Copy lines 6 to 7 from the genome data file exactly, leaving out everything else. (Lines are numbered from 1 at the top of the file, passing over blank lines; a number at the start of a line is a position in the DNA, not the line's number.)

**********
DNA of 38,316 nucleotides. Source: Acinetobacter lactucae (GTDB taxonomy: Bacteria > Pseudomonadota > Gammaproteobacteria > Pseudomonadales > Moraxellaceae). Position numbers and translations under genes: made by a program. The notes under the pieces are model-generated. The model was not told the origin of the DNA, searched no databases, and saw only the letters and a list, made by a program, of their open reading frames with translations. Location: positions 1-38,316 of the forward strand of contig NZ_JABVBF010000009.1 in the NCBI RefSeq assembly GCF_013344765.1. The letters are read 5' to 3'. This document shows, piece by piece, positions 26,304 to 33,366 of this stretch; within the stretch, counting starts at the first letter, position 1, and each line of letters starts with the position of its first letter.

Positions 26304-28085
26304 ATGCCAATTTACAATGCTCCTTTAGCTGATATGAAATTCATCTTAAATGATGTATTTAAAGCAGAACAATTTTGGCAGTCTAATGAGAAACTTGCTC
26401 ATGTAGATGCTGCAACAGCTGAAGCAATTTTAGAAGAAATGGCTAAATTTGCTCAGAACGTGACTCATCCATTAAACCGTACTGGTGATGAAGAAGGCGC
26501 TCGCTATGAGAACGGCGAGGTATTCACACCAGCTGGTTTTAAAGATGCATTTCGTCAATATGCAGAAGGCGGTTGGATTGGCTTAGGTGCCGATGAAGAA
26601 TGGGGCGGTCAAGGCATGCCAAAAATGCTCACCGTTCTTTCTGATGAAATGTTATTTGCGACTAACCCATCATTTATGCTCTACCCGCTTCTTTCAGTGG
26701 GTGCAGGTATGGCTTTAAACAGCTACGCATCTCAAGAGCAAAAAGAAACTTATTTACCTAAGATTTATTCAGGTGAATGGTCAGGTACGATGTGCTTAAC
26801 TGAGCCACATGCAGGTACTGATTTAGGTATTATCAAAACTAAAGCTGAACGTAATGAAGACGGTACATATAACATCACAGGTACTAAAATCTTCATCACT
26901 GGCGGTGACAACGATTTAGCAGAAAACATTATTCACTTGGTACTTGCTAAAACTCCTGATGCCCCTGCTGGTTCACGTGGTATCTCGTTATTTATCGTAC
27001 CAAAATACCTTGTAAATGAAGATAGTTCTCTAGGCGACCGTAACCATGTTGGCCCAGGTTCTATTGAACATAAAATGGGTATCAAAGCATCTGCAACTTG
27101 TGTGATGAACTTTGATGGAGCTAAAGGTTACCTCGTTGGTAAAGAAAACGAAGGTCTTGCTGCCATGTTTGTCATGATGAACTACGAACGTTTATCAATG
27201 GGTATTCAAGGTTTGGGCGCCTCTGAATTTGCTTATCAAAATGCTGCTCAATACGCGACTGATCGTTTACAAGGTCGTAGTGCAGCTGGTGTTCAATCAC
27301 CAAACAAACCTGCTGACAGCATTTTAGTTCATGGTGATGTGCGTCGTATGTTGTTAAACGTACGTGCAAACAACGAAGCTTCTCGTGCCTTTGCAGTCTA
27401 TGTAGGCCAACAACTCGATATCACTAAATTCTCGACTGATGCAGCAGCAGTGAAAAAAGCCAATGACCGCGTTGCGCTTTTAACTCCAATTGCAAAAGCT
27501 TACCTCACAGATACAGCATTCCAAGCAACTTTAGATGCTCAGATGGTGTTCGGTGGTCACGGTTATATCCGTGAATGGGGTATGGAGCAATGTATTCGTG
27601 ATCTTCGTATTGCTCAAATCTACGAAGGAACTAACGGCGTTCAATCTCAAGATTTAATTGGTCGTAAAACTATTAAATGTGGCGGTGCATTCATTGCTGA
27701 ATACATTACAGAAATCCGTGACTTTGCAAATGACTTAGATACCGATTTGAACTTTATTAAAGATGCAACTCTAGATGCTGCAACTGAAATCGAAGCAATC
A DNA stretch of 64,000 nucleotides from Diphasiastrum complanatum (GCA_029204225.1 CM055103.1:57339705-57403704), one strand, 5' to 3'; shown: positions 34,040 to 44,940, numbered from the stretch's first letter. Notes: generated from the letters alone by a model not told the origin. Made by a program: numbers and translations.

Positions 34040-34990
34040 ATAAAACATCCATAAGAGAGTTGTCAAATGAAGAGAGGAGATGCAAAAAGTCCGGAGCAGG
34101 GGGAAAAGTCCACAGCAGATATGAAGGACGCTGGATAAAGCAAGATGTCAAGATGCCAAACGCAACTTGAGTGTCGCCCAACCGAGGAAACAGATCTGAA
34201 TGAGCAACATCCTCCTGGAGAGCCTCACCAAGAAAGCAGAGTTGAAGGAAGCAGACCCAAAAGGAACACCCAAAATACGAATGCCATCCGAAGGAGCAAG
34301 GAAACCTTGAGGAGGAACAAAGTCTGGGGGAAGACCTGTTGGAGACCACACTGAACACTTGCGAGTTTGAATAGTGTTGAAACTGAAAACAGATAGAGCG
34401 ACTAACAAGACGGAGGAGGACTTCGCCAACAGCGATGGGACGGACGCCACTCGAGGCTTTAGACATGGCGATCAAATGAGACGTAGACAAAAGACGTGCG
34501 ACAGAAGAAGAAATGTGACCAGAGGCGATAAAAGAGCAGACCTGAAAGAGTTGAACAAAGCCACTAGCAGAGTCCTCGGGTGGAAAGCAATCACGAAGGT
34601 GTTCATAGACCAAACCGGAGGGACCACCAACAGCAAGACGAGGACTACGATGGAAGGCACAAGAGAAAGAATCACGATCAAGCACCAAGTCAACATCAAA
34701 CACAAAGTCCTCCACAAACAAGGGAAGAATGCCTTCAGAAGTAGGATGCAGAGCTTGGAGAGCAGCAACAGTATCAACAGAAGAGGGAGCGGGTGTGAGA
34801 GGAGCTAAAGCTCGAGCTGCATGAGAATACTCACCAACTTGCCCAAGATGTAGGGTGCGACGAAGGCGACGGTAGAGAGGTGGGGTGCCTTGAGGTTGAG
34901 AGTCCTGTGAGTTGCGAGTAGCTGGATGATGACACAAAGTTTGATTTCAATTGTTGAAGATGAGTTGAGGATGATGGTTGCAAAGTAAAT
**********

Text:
26601 TGGGGCGGTCAAGGCATGCCAAAAATGCTCACCGTTCTTTCTGATGAAATGTTATTTGCGACTAACCCATCATTTATGCTCTACCCGCTTCTTTCAGTGG
26701 GTGCAGGTATGGCTTTAAACAGCTACGCATCTCAAGAGCAAAAAGAAACTTATTTACCTAAGATTTATTCAGGTGAATGGTCAGGTACGATGTGCTTAAC